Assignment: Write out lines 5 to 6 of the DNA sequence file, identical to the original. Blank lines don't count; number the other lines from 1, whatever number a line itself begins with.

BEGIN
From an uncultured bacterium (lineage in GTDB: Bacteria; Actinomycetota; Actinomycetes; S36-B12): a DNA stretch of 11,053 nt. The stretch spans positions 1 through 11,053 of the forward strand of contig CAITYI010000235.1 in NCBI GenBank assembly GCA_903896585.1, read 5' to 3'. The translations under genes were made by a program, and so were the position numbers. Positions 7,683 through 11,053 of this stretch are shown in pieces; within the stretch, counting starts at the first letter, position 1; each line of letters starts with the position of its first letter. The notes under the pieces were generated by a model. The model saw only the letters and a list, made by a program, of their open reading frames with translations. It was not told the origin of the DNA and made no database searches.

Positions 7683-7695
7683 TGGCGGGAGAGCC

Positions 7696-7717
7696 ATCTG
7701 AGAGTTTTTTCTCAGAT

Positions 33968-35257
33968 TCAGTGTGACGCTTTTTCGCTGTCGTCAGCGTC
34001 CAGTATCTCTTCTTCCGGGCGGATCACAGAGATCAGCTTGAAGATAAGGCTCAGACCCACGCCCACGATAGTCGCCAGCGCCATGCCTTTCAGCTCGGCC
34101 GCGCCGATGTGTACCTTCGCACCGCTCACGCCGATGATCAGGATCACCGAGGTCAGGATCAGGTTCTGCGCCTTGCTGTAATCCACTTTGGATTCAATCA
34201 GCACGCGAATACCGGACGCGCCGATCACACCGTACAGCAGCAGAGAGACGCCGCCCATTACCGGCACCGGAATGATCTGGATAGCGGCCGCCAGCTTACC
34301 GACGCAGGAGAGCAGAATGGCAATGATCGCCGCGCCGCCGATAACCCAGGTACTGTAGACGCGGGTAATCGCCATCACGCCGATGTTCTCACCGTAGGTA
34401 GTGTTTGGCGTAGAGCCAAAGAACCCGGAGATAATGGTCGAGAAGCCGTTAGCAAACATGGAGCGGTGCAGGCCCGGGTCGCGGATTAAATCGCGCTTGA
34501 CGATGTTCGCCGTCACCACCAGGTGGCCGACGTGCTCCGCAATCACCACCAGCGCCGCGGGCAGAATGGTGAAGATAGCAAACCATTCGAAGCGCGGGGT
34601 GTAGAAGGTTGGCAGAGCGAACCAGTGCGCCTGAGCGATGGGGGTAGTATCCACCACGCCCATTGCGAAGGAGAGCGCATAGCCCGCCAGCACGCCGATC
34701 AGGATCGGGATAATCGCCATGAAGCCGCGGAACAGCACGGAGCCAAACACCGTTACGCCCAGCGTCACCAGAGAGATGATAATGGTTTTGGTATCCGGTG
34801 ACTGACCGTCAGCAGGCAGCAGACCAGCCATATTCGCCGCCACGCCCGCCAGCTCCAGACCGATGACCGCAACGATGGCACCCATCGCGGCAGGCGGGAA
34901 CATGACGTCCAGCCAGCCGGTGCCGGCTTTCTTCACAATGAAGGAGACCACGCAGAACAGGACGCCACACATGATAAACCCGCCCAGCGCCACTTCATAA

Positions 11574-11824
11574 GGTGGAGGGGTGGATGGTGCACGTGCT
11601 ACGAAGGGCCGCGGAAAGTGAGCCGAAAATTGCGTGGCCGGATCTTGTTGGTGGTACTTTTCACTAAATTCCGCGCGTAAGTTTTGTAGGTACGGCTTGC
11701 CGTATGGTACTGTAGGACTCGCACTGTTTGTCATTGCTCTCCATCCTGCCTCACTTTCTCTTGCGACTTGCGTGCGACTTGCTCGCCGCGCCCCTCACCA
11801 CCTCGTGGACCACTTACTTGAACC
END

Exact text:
7696 ATCTG
7701 AGAGTTTTTTCTCAGAT